Government Technology

Tarrant County honored for Electronic Check Deposit System

September 2, 2008 By

Tarrant County's Process Improvement Project in Tax Assessor-Collector Betsy Price's office is one of 24 county programs around the state to be honored this week by the Texas Association of Counties (TAC) Leadership Foundation during TAC's annual conference in Austin.

The programs were selected to receive high honors for innovation, achievement and delivery of service in the 2008 County Best Practice Awards, which recognize county initiatives that serve as a model to others and save taxpayer monies.

"People in counties across Texas are coming up with such creative solutions," said TAC Leadership Foundation Chairwoman Carol Autry. "Counties have so few streams of revenue, and every good idea that can be shared is terribly important."

Tarrant County's program is being honored for Superior Innovation in Technology.

Each year, the Tarrant County Tax Office collects a little more than $3 billion. With 1.5 million customers, eight different locations, 60 taxing partners and two huge databases, the tax office must work efficiently or get lost of in the mire of "business as usual."

Depositing more than one million checks in the time-honored tradition of filling out a deposit slip, endorsing the back and sending it to the bank by courier was wasteful. Tarrant County Tax Assessor Collector Betsy Price looked for ways to streamline this process for its motor vehicle division, all property tax accounts and face-to-face transaction.

In 2007, the National Automated Clearinghouse adopted rules (called Back Office Conversion) that allowed vendors to scan and deposit checks after face-to-face transactions. At about the same time, Chase Bank offered to partner with the Tarrant County Tax Office to deposit all checks electronically.

With the banking industry offering new options to deposit eligible checks by either account receivable conversion or image cash letter, a pilot project worked out how the bank could accept either method, depending on what was most efficient for the situation.

Price then looked at options with vendors to update the county's scanning and account update process. Price learned that the RT Lawrence Corp. had recently developed a product to accommodate back office conversion and wanted to offer it to the government sector.

The final piece of the puzzle was to expand the scope of accounts that could be processed electronically. This proved to be a challenge since the Texas Department of Transportation was not ready to automate their processes, hence significant limitations for motor vehicle transactions.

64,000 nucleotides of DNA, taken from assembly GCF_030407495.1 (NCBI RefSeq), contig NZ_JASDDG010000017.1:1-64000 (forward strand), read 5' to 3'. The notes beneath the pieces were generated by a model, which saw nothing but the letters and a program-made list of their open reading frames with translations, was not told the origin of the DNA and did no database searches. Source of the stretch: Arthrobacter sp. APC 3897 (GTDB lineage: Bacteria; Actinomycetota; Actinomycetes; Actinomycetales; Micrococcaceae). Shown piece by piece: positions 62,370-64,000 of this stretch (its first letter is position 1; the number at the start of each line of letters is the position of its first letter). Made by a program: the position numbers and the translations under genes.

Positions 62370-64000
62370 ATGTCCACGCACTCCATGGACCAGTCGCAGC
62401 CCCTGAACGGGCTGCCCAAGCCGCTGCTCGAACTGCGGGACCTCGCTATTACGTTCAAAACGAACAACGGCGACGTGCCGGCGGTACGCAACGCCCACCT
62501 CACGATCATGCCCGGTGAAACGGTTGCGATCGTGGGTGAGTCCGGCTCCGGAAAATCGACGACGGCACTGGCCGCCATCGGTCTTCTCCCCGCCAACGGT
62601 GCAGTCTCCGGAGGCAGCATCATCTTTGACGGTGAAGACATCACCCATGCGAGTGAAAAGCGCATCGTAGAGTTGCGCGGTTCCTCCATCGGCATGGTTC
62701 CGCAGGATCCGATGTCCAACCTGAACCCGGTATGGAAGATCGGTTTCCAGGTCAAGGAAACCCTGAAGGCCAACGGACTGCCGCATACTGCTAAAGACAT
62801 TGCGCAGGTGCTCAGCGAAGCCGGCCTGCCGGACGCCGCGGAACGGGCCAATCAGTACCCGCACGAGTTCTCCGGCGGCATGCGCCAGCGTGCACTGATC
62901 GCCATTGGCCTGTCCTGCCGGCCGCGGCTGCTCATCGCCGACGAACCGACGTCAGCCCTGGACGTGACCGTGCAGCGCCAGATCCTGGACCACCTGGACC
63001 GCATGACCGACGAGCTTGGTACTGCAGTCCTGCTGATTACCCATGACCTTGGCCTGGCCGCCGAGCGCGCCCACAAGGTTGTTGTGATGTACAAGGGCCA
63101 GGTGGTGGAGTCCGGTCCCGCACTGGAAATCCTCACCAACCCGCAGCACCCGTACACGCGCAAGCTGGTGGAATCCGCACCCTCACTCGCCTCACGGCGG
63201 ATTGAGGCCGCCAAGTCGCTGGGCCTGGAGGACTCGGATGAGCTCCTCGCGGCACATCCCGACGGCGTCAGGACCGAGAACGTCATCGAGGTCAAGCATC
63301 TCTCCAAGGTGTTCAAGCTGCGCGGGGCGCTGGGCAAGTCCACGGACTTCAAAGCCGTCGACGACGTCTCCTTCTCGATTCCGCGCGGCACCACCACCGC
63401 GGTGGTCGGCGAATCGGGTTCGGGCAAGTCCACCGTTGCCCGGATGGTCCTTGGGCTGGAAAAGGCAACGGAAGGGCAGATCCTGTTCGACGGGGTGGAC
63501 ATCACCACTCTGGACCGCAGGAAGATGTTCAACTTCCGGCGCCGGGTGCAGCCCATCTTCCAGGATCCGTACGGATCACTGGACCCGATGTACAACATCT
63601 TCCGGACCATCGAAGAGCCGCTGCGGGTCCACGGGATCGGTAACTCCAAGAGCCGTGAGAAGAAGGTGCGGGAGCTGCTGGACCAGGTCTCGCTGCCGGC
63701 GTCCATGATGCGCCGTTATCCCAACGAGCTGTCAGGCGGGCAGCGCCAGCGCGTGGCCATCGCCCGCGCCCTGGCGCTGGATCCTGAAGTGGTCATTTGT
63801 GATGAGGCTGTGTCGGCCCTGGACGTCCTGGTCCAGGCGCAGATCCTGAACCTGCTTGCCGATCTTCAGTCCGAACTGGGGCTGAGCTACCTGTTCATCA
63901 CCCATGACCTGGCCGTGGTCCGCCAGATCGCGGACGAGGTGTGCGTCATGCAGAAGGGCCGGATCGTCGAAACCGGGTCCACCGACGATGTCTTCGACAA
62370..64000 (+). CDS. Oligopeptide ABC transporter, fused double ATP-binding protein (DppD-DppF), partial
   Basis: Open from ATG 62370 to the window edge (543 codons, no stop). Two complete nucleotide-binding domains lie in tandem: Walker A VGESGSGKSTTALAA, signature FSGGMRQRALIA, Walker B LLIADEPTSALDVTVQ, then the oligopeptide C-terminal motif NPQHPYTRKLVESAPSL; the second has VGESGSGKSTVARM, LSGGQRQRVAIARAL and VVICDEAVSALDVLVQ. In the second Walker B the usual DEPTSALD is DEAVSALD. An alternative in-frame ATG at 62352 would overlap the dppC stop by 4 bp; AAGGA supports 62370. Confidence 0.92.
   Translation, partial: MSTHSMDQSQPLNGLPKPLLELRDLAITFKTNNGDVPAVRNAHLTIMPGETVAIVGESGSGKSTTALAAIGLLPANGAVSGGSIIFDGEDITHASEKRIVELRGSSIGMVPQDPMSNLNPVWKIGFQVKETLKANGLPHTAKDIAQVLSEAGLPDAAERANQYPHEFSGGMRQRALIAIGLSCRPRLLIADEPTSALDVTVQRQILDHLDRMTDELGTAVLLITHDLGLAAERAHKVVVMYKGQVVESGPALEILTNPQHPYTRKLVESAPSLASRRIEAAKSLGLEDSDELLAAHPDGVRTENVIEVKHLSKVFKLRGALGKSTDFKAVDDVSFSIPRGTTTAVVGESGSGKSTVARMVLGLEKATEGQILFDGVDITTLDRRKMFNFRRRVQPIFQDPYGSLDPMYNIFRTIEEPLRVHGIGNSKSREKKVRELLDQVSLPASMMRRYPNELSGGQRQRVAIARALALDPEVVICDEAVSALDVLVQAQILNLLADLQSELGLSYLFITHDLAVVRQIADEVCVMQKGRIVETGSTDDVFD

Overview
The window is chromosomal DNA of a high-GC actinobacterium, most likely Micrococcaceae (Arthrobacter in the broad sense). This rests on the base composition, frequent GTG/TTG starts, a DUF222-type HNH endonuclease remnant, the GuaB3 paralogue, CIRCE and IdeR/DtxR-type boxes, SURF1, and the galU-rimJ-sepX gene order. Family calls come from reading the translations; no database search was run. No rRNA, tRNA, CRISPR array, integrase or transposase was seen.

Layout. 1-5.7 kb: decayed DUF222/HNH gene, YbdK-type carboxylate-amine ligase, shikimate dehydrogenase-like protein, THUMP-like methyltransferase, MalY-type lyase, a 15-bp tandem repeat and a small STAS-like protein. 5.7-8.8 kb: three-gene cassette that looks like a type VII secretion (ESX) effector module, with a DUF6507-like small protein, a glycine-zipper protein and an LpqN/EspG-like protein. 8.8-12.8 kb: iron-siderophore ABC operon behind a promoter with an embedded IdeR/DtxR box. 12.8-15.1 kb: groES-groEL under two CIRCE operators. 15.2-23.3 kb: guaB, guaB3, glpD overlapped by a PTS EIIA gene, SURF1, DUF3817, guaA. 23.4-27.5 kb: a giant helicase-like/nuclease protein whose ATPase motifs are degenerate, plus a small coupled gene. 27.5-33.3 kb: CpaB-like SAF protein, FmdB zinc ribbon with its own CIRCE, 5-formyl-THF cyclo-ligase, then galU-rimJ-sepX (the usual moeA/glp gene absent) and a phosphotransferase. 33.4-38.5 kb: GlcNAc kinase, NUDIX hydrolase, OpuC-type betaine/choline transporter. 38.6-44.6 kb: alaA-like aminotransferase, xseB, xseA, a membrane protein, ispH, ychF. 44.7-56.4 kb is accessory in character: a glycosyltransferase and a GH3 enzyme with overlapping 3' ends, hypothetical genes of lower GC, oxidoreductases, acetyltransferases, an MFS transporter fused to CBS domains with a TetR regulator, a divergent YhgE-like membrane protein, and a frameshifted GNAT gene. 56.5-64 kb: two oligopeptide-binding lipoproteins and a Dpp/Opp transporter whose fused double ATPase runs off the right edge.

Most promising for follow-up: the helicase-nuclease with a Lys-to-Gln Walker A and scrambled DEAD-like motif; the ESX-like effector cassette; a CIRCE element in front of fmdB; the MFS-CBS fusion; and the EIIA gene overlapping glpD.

Price created a process improvement program to study how to deposit all checks electronically, including motor vehicle and vehicle inventory tax operations, and automatically update more property tax accounts. The process looked at how to scan, verify, deposit and post checks electronically with close attention to detail.

Working with five vendor partners and Chase Bank, a new system was developed that exceeded all facets of the program. The county could now undertake electronic deposits, including motor vehicle and VIT payments in improvements and automatically updating property tax accounts.

Launched in Nov. 2007, the project almost paid for itself in its first six months of operation. The total cost of the project was $332,395 dollars in hardware and software and calculated savings in this time period were $290,000. The county will continue to reap benefits through increased funds availability, lower banking costs and reduced administrative costs.

The Tarrant County Process Improvement Project could be duplicated in whole or in part by any check processed in the state. While the Tarrant County solution involved an "all in" approach including all departments, each payment source and every check, program elements could be invaluable to any operation large or small.

| More


Add Your Comment

You are solely responsible for the content of your comments. We reserve the right to remove comments that are considered profane, vulgar, obscene, factually inaccurate, off-topic, or considered a personal attack.

In Our Library

White Papers | Exclusives Reports | Webinar Archives | Best Practices and Case Studies
Fresh Ideas In Online Security for Public Safety Organizations
Lesley Carhart, Senior Information Security Specialist at Motorola Solutions, knows that online and computer security are more challenging than ever. Personal smartphones, removable devices like USB storage drives, and social media have a significant impact on security. In “Fresh Ideas in Online Security for Public Safely Organizations,” Lesley provides recommendations to improve your online security against threats from social networks, removable devices, weak passwords and digital photos.
Meeting Constituents Where They Are With Dynamic, Real-Time Mobile Engagement
Leveraging the proven and open Kofax Mobile Capture Platform, organizations can rapidly integrate powerful mobile engagement solutions across the spectrum of mobile image capture, mobile data capture and complete mobile process integration. Kofax differentiates itself by extending capture to mobility, supporting multiple points of constituent engagement. Kofax solutions dynamically orchestrate the user’s mobile experience from a single platform—reducing time to market, improving process perf
Public Safety 2019
Motorola conducted an industry survey on the latest trends in public safety communications. The results provide an outlook of what technology is in store for your agency in the next five years. Download the results to gain this valuable insight.
View All

Featured Papers